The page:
Biden’s economic dream is coming true, but how long can he sustain it?

Bidens economic dream is coming true but how long can scaled | ltc-a

The measure is a major reversal of fortune for Biden after two years of battling spiraling inflation and allegations that his agenda had contributed to the pain. But it is only the latest in a series of economic developments that have boosted the administration’s confidence that it can put the United States on a downward path without first plunging it into a recession.

« Despite repeated forecasts that a recession is around the corner, the US recovery is robust, » National Economic Council director Lael Brainard said in a speech at the Economic Club of New York shortly after the data was released. on inflation Wednesday. « The economy is defying predictions that inflation would not decrease in the absence of significant job destruction. »

Yet even as fears of a disastrous recession fade, Biden and his allies are already turning their attention to a number of minor roadblocks that threaten to dampen the White House’s political narrative. There remains mistrust within the ranks that taking a full-fledged victory lap on the economy could invite political trouble down the road and that the administration lacks the tools to deal with a major setback if it occurs between now and elections in 16 months.

“Good news is good news for the White House at this point,” said Tobin Marcus, a former economic adviser to Biden. « It doesn’t rule out the possibility that things are going to be more difficult than they’re hoping. »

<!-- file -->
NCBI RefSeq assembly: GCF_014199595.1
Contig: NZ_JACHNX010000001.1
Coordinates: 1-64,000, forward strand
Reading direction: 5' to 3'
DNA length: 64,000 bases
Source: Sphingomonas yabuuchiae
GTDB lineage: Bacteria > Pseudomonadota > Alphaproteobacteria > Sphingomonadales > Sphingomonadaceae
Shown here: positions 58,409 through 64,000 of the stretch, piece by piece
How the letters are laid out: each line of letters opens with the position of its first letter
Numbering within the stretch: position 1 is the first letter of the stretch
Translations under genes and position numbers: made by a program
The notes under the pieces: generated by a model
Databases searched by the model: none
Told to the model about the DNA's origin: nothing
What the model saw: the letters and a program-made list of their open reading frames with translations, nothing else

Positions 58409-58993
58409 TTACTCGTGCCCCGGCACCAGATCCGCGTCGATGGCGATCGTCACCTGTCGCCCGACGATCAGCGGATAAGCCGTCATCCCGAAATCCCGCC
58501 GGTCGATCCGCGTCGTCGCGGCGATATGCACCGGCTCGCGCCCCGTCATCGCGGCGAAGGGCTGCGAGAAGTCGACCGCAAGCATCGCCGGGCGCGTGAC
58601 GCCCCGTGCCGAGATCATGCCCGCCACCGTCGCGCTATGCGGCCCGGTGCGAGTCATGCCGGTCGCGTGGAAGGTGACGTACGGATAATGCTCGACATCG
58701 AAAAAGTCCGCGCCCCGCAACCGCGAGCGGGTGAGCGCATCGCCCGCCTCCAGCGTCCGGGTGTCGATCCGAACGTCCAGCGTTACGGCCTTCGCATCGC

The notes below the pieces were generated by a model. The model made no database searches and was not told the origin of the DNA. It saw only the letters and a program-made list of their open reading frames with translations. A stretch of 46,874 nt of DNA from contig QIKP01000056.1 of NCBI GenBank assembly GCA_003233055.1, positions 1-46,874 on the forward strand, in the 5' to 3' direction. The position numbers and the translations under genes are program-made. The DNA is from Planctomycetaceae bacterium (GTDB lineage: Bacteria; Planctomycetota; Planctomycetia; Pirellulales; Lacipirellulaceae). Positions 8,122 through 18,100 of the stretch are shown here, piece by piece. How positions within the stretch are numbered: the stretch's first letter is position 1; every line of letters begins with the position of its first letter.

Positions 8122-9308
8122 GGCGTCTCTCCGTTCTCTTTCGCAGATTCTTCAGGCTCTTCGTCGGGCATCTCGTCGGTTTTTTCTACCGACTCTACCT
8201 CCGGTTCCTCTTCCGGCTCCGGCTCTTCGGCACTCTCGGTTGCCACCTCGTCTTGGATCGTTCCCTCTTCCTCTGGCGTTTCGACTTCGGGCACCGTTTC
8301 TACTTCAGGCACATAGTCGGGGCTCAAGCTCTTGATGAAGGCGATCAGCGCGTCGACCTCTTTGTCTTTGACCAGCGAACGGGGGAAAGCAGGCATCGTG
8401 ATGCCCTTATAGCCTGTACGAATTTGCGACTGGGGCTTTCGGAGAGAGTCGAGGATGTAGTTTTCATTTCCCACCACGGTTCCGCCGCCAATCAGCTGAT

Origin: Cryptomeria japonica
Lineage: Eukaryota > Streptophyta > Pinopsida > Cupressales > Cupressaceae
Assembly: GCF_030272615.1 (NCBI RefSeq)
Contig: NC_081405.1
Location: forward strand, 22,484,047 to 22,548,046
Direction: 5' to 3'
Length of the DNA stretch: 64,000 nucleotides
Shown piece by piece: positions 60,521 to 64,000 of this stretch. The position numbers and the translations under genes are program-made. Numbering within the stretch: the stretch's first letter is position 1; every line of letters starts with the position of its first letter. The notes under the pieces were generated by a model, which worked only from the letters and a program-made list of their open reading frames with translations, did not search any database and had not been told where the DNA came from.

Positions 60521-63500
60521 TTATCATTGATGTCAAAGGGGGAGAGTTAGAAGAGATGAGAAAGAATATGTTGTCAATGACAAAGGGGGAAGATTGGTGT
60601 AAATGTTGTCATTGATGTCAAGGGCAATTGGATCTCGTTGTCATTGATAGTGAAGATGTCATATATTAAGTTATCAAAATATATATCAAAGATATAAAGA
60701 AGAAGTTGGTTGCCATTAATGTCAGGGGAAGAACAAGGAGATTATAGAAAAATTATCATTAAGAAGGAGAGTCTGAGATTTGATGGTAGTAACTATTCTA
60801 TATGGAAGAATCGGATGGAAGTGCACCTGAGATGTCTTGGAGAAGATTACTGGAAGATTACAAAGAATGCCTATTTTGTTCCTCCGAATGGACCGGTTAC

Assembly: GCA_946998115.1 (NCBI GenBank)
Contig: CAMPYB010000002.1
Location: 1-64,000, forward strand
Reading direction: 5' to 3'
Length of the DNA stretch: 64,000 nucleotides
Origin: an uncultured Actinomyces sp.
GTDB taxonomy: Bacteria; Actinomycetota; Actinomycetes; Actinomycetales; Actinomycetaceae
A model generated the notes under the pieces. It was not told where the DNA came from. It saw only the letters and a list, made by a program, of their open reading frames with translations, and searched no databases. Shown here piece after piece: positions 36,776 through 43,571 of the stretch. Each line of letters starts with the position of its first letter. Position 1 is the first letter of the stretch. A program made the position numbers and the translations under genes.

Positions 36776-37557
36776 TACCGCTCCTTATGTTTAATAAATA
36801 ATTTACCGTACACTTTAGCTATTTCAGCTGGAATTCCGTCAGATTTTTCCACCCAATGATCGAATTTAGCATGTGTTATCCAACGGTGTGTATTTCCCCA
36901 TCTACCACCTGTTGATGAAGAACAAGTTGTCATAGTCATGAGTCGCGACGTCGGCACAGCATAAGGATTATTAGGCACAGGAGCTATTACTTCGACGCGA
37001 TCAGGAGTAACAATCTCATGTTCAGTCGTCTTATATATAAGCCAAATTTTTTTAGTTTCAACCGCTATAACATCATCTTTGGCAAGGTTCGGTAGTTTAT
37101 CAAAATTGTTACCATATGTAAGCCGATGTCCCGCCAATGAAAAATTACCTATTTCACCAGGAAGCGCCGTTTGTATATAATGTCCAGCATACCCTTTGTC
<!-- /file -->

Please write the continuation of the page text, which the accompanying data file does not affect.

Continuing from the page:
The administration is preparing for a mass resumption of student loan payments this fall, which could send a financial shock to millions of families who benefited from the three-year reprieve. Republicans in Congress, meanwhile, are already signaling plans to wage a budget battle that could shut down the government and further shake the nation’s political stability. And then there’s the Federal Reserve, which remains determined to raise interest rates in a bid to bring inflation down to 2%, despite warnings it could end up plunging the US into a recession.

« Do we want to sacrifice the economy at the altar of the 2% inflation rate? » Mark Zandi, chief economist at Moody’s Analytics, said earlier this week. On Wednesday, he tweeted that the latest inflation report served as yet another reason to « rethink » the Fed’s strategy.

Biden’s allies insist these are manageable elements each on their own. But the White House is already struggling to convince Americans that the economy is, indeed, good at a time when all the leading indicators are moving in the right direction. And together, those looming hurdles are a reminder that Biden and his team can only exert so much control over the path of the economy in the run-up to 2024.

« There will be a cooling because economies just cool — they can’t grow indefinitely, » said a White House economic adviser, who was granted anonymity to speak freely. « The only thing I worry about is the shock I can’t predict. »

Biden himself has shown some restraint in his framing of economic recovery, even in the midst of a long road tour to claim credit for strengthening conditions across the country. In an otherwise triumphant June speech meant to formally outline his Bidenomics agenda, Biden closed by warning, « I’m not here to declare victory. »